Pew Study: Local News Still Deeply Important To Communities
The Pew Research Center's Project for Excellence in Journalism released a study on Monday with some intriguing new facts about how people rely on local news.
The study found that 64% of American adults use at least three different types of media weekly to get news and information about their local community. Researchers surveyed over 2000 adults age 18 and older about where they get their news on 16 different local topics including breaking news, local politics, arts/culture events, weather, taxes and more.
They found that "age is the most influential demographic" that determines where people get news about their community. Older generations depend on traditional news sources like newspapers and television. For adults under the age of 40, "the web ranks first or ties for first for 12 of the 16 local topics asked about," Pew said.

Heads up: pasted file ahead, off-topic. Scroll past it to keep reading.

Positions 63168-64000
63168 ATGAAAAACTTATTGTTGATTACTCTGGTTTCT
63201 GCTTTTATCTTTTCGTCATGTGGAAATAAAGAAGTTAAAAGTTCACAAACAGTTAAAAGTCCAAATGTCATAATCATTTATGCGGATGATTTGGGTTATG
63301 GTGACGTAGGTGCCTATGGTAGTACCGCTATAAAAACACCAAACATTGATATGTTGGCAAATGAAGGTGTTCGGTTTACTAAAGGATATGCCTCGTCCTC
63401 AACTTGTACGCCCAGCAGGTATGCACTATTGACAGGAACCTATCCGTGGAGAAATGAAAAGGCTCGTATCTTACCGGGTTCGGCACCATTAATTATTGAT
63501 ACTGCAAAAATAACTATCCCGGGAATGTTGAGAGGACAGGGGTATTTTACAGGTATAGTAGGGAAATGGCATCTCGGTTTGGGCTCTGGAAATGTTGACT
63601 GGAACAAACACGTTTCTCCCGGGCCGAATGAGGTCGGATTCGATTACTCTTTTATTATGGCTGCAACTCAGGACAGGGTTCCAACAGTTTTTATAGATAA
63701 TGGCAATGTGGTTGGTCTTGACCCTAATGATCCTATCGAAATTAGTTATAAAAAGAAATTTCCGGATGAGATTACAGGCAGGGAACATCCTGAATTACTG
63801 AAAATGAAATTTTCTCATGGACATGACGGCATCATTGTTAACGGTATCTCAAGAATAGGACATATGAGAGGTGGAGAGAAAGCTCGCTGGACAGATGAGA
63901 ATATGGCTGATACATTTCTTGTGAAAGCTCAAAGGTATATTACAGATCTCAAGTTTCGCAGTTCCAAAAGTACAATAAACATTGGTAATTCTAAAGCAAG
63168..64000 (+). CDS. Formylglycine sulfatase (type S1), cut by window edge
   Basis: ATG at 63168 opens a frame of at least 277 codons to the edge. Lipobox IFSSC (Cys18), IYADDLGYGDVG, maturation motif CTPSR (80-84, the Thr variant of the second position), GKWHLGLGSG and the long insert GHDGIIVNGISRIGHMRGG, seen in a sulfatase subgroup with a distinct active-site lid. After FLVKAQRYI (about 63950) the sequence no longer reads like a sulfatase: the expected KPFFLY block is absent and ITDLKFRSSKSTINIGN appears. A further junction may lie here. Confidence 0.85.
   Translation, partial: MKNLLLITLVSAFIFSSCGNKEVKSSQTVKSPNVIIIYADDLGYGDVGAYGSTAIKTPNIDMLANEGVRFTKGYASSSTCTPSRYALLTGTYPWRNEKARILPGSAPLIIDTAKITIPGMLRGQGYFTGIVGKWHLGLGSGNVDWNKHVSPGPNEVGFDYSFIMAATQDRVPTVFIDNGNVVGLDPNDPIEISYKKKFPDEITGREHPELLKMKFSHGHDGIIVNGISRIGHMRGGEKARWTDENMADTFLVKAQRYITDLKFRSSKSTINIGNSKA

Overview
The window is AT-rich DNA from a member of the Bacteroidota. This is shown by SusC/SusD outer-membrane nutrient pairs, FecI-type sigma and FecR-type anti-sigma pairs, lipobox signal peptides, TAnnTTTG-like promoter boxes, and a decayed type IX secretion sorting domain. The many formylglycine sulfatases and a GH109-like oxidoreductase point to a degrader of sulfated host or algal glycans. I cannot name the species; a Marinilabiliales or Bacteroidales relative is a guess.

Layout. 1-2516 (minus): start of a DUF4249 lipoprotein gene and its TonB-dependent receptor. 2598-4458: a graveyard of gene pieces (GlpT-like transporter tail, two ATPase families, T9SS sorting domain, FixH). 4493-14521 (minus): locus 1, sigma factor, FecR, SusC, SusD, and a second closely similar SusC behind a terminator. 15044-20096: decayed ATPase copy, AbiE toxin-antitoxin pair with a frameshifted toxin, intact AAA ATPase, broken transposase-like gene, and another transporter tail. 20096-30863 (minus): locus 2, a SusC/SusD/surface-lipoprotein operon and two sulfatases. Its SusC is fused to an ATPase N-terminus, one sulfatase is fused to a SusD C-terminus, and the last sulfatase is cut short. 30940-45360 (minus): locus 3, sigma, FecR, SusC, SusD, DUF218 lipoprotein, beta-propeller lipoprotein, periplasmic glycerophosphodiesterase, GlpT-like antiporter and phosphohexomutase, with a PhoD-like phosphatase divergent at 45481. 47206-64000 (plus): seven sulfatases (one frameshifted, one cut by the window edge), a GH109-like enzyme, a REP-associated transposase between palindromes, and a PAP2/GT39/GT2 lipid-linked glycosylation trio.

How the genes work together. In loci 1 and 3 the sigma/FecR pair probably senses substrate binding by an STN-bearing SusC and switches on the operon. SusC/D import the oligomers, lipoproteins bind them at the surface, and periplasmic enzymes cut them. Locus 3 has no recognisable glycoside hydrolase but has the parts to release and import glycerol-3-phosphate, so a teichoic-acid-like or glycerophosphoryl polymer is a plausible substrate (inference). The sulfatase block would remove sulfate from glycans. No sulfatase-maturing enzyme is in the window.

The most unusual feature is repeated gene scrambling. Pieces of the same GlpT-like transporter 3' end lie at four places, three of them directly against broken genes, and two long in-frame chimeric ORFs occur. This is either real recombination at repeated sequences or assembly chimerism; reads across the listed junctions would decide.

Of all the different local topics discussed, researchers found that the weather (89%) and breaking news (80%) are the most popular topics that participants seek information about. Participants were least interested in news about jobs (39%), social services (35%) and zoning/building (30%).
However, the study also revealed that, even though people relied on their local news, most said that if their local paper folded, it would not have a major impact on their ability to get news and information about their community. This is somewhat contrary to the data, which demonstrates that local newspapers are first or tie for first for where participants turn in 11 of the 16 different local topics.
For the full study, click here.